Maybe, I mused to myself, there was a way I would not fail in my travels.
This voice was small in my head, and one that I completely dismissed out of habit. Hope was for fools, ones that found their end at tip of an enemy spear or behind the bars of debtor’s prison when the business venture failed. Just as quickly as it had appeared, hope drifted into the ether, replaced with a sudden return to the senses. Senses that were reminding me that I was nursing a monstrosity of a hangover and running on a couple of hours of sleep.
I sat down to rest against the base of one of the enormous trees just off the dirt of the path, enjoying the soft embrace of the grass that stretched up to accept me. Slumber followed.
I awoke to screeching cicadas. The light had fled. My hand was invisible in the gloom, no matter how close I brought it to my face. Looking up, I noticed that there was some dimness barely filtering down through the canopy. I never paid attention to the procession of the moon and its phases, but my mind was called back to a drink-addled conversation I had with one of the harlots at the Green Dragon the previous night, a verbal intercourse between stinking drunks that bore all of the usefulness that such speech has a tendency to bear. She was of the more mature stock, a seasoned old prostitute named Tara. Old was relative, though, at least as far as the whores of the City were concerned. She could not have seen more than thirty five summers.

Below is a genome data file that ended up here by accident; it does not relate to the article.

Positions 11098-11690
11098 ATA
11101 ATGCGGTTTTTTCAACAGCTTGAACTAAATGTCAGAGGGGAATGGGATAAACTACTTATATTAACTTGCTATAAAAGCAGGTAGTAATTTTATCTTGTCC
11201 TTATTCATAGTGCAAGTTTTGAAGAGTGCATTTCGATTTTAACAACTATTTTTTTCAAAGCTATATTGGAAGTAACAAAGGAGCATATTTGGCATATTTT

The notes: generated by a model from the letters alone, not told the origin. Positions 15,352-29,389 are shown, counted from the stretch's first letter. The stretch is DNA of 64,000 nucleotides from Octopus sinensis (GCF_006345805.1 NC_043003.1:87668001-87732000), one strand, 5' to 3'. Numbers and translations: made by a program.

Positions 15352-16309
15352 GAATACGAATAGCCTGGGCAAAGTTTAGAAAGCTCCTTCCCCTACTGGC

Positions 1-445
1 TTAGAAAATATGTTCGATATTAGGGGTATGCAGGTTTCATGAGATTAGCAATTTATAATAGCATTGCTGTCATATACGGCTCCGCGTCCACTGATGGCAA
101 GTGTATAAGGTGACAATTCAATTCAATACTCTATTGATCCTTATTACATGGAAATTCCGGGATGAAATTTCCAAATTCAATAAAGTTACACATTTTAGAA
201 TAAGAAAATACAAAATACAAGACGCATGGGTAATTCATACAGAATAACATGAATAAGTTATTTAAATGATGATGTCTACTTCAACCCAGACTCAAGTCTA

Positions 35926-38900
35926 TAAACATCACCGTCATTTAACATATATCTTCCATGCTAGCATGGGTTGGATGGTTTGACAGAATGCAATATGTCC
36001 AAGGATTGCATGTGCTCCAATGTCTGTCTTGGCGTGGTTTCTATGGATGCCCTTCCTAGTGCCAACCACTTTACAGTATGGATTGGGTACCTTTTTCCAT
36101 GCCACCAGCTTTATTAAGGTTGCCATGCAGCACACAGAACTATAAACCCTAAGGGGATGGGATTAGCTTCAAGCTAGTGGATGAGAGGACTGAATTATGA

“Da moon, me ducky,” she cooed, “Da moon’s full tomorrow night. My girl in the village, she rolled da bones for me last week. I’m ta find me way out of this shite hole on the day da moon is full.”
I had raised a glass to Tara’s good fortune. I was so deep in my cups that I would have raised a glass to the squashing of a beetle beneath the heel of a boot by that point.
Full moon. If I could get out from the cover of the forest, I would have little problem navigating my way home, assuming there were no clouds in the sky. Buried as I was in darkness, I was as likely to find my way back home before dawn as the pigs that roamed the estate were liable to sprout wings and fly off into the great blue yonder.
I stumbled about for a time, arms outstretched, scrabbling on the rocks and twigs. My mind was racing. I had felt hope earlier that day, and here I was having it snatched out from under me again. Just my gods-damned luck. I fell down twice, when my foot got caught in what felt like gnarled roots. After an eternity of desperate scrabbling, I sat back on hard packed dirt, exhausted. Defeated.
I remember the sound that came next very well. It was a loud and abrupt noise. It reminded me of the claps and crashes of the fireworks that old Roger up on the hill used to launch every summer at the midsummer festival, before he took a stroke down at the Green Dragon, getting tugged under the table by one of the young maidens fresh into the business.
It was the sound of a rather thick branch snapping.
I did not have time to react to what I heard. I was suddenly struck by a large warm bulk and knocked from my sitting position onto my back. What air was left in my lungs made a hasty retreat and a weight pressed so heavily onto my chest that I could not draw any more back in. I felt a crushing sensation in my right forearm, like it was caught in a vice. It was pinned against me. If I had the air to do it, I would have screamed. I reached out with my free hand to try to push the beast that had attacked me off.